I am a very proud dad this month. My oldest son just graduated from college. I have many reasons to be proud; he graduated from a good school, with multiple awards, and even got to be one of the speakers at his graduation. I am proud because of all the hard work he has put in over the last four years to get to this point. As it turns out, I am also proud of us as parents. It wasn’t as easy to get to that point as you might think. You see, Kyle was born two months early, and complications ensued because he was born with cerebral palsy. It has not been a smooth road we have traveled, and we have faced a lot of fear and trepidation along the way. I can look back now at many of the things we agonized about and wonder: why were we so worried? What were we really concerned about? Now, of course this doesn’t mean I have stopped worrying. Today, I worry about what he will do after graduation. Nevertheless, many of my past fears were boogeymen I created, not real problems. Was I worried my son would starve to death? Was I worried he would get lost under a pile of his own dirty clothes? We chose the school based on many of our concerns: we looked for the major he wanted, but we also needed to ensure his ability to get around to services and classes. We picked the school which gave us a certain level of comfort and assurance that he would not get lost in the crowd.
I can still remember his first day as a little preschooler, as we watched strangers load him on a bus. My heart sank in my chest as I feared something bad would happen to my child. Nothing bad did happen, but that didn’t stop us from being afraid. We had the same knot in our stomachs when we drove off the college campus leaving him behind. He is still my son, and I am not sure I will ever stop having those feelings.
As parents we care for our children. We are protective of them, and we want everything to go well for them. Not everything we hoped for has worked out. There are still things we need to work on, and some things just may never be. I have had to deal with my fears over and over again as I try to figure out how to be a good parent. I don’t want to put any of my children in danger, but sometimes I have to let them seize opportunities regardless of my anxiousness. Otherwise, I will hold them back from what they are truly meant to be. I am not a fan of letting go; it hurts sometimes. I don’t want them to have to learn from the school of hard knocks like I too often have. I don’t want them to face the full force of a harsh world. I want it to be easier for them than it was for me. That won’t always be the case, because like me, they may have to go through those same hard things before the lesson sticks. As a parent, watching my kids take their lumps is not something I enjoy. Yet, as I pray for them and continue to try to teach them the lessons I have learned, their lives are less and less in my hands. Thankfully, they remain in God’s keeping.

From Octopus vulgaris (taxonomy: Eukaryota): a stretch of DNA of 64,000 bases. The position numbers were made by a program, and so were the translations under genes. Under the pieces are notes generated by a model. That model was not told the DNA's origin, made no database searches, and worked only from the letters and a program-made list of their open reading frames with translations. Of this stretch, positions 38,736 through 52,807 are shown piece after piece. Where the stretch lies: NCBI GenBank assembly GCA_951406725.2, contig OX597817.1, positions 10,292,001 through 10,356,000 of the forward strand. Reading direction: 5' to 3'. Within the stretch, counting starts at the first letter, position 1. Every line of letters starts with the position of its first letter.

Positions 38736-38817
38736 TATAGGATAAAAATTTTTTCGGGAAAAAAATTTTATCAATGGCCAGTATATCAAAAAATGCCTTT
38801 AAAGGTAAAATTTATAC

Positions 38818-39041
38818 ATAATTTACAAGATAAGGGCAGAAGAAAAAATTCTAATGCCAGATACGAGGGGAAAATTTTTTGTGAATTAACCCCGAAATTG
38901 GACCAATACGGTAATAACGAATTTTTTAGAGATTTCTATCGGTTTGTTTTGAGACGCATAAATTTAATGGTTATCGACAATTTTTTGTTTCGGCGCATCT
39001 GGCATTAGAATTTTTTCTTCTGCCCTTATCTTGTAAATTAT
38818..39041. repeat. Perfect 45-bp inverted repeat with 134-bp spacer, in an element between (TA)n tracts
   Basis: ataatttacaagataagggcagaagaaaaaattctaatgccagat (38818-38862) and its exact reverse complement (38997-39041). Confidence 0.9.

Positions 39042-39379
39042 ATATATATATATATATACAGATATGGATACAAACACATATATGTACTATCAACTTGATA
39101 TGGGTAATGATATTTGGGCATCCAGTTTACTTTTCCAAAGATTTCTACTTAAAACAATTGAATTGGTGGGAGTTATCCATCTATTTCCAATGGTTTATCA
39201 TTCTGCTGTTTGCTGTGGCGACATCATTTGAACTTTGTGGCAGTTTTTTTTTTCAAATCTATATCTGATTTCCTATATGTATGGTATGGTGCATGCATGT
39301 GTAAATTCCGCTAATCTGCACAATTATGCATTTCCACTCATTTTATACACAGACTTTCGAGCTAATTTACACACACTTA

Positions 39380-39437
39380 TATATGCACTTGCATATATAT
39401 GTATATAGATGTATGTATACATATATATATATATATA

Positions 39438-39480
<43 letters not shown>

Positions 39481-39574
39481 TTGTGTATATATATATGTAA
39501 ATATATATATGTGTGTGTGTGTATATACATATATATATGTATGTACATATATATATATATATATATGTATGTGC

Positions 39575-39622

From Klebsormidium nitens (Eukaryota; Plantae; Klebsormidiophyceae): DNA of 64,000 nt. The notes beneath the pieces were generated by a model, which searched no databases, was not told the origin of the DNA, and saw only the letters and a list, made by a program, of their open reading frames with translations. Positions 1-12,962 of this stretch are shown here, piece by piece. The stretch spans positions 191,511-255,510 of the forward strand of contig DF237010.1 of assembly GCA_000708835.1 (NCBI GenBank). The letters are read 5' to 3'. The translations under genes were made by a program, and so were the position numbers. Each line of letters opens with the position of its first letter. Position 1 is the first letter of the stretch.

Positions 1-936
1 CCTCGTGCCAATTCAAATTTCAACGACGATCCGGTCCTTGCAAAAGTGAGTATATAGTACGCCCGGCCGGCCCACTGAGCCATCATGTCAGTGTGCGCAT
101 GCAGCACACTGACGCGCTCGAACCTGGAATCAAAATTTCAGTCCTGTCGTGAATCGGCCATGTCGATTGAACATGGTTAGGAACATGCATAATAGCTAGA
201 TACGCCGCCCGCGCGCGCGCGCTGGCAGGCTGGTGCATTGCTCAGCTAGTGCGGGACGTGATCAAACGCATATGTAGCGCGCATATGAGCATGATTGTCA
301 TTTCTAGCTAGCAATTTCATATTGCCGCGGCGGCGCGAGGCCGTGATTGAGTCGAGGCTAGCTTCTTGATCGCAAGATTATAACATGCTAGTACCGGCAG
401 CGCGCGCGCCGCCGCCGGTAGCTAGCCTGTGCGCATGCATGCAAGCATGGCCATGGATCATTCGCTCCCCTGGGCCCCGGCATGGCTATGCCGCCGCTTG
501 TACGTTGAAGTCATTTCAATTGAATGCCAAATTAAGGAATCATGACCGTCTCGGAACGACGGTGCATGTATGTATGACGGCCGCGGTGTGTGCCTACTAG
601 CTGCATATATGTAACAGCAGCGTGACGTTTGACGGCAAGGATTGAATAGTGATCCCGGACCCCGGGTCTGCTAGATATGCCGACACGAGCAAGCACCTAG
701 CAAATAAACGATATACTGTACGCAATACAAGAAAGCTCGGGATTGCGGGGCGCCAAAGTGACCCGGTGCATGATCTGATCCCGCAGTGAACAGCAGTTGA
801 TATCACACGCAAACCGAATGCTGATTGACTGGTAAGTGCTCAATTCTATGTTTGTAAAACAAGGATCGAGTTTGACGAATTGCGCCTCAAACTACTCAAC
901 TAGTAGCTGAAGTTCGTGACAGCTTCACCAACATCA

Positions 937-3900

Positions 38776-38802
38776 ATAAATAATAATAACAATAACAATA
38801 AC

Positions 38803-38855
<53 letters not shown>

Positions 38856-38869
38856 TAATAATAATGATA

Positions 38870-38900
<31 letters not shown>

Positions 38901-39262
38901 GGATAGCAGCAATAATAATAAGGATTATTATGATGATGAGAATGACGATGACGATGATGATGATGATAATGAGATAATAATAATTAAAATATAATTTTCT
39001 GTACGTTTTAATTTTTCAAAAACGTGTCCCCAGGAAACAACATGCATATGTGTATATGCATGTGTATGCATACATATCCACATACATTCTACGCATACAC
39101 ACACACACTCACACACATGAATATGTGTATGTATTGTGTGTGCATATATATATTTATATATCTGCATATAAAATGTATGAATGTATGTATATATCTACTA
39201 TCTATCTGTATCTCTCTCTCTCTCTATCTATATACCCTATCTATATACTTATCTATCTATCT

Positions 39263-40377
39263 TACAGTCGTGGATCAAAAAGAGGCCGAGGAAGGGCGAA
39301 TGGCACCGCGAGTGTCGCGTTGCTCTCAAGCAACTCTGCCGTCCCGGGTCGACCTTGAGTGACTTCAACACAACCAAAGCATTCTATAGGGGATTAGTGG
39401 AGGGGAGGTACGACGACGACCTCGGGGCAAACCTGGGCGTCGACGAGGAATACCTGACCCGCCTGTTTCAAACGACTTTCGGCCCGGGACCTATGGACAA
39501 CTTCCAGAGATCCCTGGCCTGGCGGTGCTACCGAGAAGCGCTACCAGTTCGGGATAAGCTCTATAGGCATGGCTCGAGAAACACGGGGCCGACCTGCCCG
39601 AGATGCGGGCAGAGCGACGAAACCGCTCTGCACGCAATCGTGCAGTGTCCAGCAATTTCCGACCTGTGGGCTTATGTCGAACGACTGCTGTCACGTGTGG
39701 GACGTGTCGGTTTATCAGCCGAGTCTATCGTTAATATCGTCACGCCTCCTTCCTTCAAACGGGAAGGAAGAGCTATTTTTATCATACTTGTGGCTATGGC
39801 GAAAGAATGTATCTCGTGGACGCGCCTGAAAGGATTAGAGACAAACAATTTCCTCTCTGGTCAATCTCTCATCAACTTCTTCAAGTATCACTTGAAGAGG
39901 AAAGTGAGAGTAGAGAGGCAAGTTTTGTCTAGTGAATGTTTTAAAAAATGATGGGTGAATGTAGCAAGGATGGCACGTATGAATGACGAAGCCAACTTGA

That is parenting in a nutshell isn’t it? Whatever hopes our children are able to fulfill, there are certain things we just have to learn to let go of, some things our kids will just never learn. Ultimately, we have to surrender our fears into God’s hands. Focusing on them will get us nowhere; we must pick our battles, knowing which ones are worth dying for, and which ones we are prepared to concede. This is an art I have not yet mastered. Maybe by the time my last child is grown, I will have figured out some of this parenting thing!